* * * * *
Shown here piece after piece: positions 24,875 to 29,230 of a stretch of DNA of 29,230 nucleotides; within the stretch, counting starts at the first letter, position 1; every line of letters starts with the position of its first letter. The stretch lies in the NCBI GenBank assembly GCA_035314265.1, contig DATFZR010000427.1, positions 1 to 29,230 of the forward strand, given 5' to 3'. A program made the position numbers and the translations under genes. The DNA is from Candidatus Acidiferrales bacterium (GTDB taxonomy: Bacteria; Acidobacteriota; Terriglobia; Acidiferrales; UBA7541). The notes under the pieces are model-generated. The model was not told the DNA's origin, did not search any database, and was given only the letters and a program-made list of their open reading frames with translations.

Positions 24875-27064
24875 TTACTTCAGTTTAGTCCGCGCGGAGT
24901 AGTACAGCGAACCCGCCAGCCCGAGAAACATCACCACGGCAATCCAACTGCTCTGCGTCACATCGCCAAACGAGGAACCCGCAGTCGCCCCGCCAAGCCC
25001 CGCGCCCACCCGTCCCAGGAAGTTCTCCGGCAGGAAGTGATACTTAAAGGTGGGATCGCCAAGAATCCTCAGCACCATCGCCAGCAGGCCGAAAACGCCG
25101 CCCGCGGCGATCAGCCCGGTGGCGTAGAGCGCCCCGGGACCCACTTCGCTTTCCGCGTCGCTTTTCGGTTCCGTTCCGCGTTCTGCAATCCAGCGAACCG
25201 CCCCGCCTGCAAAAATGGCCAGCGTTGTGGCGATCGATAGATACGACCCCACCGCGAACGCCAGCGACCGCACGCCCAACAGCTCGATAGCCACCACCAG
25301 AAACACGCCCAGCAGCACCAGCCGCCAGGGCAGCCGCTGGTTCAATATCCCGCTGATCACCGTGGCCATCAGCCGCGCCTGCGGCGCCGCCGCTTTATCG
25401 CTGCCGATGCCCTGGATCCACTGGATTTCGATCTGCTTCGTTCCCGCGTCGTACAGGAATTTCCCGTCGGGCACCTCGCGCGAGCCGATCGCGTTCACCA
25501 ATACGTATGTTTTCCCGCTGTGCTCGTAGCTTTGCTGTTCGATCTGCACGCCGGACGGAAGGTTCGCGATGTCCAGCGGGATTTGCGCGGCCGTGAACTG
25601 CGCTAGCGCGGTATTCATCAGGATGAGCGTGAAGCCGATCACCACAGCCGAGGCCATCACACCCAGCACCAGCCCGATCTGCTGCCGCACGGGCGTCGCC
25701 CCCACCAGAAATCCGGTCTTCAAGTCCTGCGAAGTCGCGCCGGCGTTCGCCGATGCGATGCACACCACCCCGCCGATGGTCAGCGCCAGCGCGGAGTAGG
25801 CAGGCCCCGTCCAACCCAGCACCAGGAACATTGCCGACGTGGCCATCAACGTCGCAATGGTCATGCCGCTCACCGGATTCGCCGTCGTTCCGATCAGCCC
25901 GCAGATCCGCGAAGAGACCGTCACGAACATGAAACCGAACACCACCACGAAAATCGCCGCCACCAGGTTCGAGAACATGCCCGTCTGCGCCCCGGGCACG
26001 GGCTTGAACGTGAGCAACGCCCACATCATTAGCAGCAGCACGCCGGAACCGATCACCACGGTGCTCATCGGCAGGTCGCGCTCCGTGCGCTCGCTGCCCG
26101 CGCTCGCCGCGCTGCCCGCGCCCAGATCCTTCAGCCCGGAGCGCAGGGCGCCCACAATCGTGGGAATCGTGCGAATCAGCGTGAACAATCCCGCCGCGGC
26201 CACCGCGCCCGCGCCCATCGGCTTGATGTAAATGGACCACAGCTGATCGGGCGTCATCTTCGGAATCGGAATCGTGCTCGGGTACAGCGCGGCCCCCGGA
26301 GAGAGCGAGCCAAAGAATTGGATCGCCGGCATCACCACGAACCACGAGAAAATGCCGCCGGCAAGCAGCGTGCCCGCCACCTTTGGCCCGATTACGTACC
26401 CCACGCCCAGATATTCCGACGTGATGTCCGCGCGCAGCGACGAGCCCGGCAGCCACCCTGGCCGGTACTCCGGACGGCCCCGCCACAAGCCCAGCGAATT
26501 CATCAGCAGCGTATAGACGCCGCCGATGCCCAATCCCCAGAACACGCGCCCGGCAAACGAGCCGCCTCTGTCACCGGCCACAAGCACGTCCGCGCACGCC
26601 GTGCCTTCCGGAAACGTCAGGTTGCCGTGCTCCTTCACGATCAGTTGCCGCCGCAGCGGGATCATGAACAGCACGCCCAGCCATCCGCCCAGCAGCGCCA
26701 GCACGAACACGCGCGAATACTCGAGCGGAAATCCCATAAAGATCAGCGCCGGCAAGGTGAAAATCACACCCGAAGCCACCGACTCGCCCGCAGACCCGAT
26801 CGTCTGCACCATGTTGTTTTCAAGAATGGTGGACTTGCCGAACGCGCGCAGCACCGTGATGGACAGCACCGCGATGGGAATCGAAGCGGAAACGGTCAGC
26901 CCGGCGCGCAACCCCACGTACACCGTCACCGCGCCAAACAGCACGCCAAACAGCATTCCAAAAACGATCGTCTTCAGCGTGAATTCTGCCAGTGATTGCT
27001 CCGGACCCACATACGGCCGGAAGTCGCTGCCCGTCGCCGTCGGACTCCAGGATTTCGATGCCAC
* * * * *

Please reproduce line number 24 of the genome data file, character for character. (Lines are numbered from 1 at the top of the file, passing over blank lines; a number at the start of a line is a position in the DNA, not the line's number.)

26901 CCGGCGCGCAACCCCACGTACACCGTCACCGCGCCAAACAGCACGCCAAACAGCATTCCAAAAACGATCGTCTTCAGCGTGAATTCTGCCAGTGATTGCT